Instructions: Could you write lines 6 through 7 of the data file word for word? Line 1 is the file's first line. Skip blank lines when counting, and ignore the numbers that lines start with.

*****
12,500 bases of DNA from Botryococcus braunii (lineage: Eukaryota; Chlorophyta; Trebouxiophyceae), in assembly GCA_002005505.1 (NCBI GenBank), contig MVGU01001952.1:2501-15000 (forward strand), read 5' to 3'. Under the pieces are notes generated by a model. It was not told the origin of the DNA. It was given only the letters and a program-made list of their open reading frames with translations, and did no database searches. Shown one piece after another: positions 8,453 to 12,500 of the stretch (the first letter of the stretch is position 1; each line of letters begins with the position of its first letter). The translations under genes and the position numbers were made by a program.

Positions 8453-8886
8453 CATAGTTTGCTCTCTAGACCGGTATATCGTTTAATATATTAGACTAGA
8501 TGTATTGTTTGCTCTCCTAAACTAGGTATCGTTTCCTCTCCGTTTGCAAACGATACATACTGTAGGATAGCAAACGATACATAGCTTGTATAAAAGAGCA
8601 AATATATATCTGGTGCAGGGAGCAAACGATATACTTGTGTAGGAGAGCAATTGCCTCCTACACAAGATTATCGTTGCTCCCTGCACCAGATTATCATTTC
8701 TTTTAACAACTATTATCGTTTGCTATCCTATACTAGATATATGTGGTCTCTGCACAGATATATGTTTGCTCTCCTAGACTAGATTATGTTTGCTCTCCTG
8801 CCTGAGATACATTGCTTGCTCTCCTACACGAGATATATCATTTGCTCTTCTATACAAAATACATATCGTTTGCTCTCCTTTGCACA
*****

8701 TTTTAACAACTATTATCGTTTGCTATCCTATACTAGATATATGTGGTCTCTGCACAGATATATGTTTGCTCTCCTAGACTAGATTATGTTTGCTCTCCTG
8801 CCTGAGATACATTGCTTGCTCTCCTACACGAGATATATCATTTGCTCTTCTATACAAAATACATATCGTTTGCTCTCCTTTGCACA